The dialogue on this is interesting. I never found much to criticize here, but I’ve always been a huge Ellis fan and a huge fan of Spider Jerusalem in particular. I tend to be very non-critical with folks I like (probably to a fault), but looking at it here I can see how some of the complaints by some of the commentors have merit. Ellis probably did get up on his soap box here – to the detriment of his story and his art suffers for it. To me, there’s more than enough redeeming qualities about Ellis and Planetary in particular to keep me being a fan, but this has opened my eyes a little bit.

Thanks fellow posters. The comics-eduation of plebian Ed continues . . . (maybe I’ll try that out as my new handle).

I always read Carter not as Spider, but as Grant Morrison.

You know, this clip reminds me: the year is almost over, and there has yet to have a cool comicbook moment post from “Transmetropolitan”.

Just a little bit self-indulgent don’t you think? I liked it better when Steve Gerber did it.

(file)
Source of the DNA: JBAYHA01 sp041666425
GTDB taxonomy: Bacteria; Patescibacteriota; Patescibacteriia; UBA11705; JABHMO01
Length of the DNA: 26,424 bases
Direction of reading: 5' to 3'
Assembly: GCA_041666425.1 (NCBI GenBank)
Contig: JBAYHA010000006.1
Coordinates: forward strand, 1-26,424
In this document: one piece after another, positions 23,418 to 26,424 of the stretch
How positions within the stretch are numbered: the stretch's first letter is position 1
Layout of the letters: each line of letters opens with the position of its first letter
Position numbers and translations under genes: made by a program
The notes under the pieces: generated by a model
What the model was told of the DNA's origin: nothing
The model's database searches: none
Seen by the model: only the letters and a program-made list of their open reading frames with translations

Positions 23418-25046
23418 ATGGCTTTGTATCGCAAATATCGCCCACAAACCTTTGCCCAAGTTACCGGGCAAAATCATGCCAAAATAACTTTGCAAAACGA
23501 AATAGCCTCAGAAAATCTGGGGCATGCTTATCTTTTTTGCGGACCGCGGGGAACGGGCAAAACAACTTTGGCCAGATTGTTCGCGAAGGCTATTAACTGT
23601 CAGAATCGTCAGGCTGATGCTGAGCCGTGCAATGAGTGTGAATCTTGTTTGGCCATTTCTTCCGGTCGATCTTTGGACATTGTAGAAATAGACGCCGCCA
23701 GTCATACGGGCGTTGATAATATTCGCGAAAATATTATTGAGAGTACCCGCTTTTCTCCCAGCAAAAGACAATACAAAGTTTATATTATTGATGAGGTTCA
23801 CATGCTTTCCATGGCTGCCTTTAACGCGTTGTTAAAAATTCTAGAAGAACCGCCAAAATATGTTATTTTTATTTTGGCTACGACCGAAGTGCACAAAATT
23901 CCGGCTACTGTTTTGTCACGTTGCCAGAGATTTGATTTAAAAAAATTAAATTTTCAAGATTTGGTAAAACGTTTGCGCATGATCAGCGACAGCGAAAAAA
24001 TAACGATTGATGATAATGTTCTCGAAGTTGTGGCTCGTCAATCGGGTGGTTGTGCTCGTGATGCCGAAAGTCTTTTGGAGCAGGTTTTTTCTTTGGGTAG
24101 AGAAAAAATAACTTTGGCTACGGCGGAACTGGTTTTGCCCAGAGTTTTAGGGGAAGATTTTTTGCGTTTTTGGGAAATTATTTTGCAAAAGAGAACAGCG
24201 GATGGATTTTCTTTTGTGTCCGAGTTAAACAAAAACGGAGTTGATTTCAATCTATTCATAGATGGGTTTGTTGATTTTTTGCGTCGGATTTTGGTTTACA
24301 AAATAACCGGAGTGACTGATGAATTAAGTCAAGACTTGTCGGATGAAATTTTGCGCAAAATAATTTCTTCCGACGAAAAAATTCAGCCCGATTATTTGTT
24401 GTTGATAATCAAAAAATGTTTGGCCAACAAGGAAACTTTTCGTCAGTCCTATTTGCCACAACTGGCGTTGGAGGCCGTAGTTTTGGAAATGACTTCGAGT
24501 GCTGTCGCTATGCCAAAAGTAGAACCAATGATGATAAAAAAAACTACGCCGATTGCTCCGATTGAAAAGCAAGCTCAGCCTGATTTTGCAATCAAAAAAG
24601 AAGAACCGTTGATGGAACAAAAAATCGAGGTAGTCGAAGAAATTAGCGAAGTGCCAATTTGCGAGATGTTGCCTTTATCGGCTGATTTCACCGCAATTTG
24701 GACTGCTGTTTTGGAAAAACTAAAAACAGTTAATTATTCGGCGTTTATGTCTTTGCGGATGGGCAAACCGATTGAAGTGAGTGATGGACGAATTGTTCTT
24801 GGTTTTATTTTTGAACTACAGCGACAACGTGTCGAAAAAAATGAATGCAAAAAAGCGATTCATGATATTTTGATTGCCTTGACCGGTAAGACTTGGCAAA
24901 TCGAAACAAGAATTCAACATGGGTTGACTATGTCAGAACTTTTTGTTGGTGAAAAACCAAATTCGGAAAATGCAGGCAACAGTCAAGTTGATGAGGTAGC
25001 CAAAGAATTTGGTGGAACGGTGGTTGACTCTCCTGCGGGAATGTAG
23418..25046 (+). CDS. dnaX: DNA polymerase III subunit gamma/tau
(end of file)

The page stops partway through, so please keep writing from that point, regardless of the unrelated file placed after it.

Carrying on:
For those interested in the video i mentioned :


It’s especially fun when you consider that Carter is, in this instance, not just standing in for John Constantine, but for his creator Alan Moore as well, who was the guy who made all those changes to Marvelman.

I always read Carter not as Spider, but as Grant Morrison.

Well, yeah the way Cassiday draws him he looks like Grant Morrison dressed as Spider Jerusalem, so there might be somethinG to it.

And yeah, Ultimate for the Vertigo Guy is great

Didn’t think of it until night, but John Carter is also a SF hero from back in the pulp era. An Edgar Rice Buroughs (Tarzan) creation. Basically a cowboy who went to Mars, married a beautiful martian princess and wet his sword in the service of intergalactic emperors and all that. I wonder if Warren Ellis meant anything more with that reference or if it was just convenient to use the name since its public domain now. Anybody know?